And speaking of full-power, the controls are thus: One knob that you can walk up and down from 1/1 power to 1/64th power -- a respectable 7-stop range. But all you get is those full stops, as there are no partial-stop adjustments. That's an easy fix with partial-stop ND gels, but it would be nice to have that built into the controls.
There is a built-in slave, in the back of the head, which is sensitive but also pretty directional. I would have liked to see the receptor either on the batt pack on on the top of the head rather than the back. You can turn the slave off, too -- nice touch.
There are other modes that, to my eye seem to be almost comically useless. They are pulse modes, which I do not think can be adjusted for power levels. I say, "I think," as this part was machine-translated Chinese to English and I was laughing too hard to figure it out.
How Many Flashes?
Triple aces here. The battery pack, which feels like a Toys-R-Us joke, delivered -- big time. I sat down to watch an episode of Lost and fired it ten times a minute on full power (with a very respectable, ~2-second recycle time) and then rested it for a few minutes. Rinse, lather and repeat.
I got bored and finally quit after 300 flashes. No let up in recycle, either. That thing just kept going like the Featherweight Champion Energizer Bunny or something. It was not even starting to strain yet.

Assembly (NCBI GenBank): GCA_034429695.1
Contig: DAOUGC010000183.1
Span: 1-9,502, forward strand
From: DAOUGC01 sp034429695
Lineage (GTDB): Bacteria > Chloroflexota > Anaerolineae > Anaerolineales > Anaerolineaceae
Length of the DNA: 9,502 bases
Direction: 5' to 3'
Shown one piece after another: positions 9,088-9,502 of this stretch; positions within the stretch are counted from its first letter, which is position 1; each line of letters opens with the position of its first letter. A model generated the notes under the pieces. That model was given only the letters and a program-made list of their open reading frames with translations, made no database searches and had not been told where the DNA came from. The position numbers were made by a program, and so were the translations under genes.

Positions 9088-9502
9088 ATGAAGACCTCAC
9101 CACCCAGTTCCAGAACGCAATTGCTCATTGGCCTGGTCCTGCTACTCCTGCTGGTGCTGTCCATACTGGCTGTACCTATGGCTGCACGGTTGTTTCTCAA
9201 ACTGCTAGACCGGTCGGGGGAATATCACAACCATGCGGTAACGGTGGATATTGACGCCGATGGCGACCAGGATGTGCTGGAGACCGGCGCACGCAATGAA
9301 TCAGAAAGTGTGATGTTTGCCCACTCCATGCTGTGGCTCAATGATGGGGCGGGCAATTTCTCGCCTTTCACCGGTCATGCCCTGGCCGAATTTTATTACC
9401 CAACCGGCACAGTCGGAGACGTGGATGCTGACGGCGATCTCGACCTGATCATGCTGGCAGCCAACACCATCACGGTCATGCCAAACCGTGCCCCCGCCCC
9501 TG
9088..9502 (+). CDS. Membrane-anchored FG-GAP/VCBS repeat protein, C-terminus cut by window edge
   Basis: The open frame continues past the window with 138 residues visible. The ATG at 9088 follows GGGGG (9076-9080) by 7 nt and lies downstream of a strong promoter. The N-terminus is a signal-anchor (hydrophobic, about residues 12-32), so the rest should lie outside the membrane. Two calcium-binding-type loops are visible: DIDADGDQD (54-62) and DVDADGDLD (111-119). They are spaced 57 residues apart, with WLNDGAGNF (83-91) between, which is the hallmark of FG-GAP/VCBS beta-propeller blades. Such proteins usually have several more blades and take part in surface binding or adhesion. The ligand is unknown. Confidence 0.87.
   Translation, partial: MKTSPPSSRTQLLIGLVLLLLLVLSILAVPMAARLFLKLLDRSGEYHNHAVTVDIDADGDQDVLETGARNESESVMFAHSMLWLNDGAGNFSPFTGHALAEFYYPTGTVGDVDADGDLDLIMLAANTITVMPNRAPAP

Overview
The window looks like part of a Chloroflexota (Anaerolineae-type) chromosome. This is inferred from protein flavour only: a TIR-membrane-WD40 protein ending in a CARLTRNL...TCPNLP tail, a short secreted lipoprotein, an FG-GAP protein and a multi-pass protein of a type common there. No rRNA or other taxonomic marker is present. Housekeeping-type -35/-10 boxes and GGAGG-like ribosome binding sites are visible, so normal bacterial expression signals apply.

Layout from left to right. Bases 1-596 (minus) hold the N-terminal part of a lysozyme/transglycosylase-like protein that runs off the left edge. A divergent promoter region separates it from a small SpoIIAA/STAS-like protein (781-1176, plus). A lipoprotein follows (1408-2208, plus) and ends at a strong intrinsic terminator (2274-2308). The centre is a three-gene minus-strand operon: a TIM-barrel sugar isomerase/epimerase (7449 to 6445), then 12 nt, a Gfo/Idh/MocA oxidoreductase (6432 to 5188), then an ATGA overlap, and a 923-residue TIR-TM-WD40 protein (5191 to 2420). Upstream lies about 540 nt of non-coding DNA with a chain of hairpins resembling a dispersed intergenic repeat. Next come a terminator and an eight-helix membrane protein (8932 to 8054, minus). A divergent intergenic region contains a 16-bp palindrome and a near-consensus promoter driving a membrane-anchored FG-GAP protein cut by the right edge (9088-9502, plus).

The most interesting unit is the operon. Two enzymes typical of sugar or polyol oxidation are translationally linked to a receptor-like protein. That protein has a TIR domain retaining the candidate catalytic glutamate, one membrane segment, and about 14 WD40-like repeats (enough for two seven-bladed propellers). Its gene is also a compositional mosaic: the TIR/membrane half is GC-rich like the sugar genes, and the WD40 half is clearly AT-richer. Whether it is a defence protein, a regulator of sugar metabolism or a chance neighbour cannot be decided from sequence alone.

And after all of that, I hooked up my SB-800 to it and was getting ~0.7-second, full-power recycles. Damn. I would love to pick up a few of these packs just for turbo-batts for my SB's. Short answer, I do not know how deep the hole is because I ran out of rope. But suffice to say that I think it would be sufficient for most uses.
So far, so impressed. I am mentally clearing space in the gear closet for a couple of these things. It's like a blind date who turns out to be witty, gorgeous -- and even interested in you. Until you notice she has, like, a third arm growing out of the back of her head.
Meet the Third Arm
So let's look at flash duration.
What are the t.5 and t.1 times for our mystery unit? Who knows. I do not have a scope to check it. But I do know how I would use this flash -- to overpower full sun for outdoor people shots. So I set up a test to see if the thing could handle a 250th of a sec sync, which is how it would be used outside.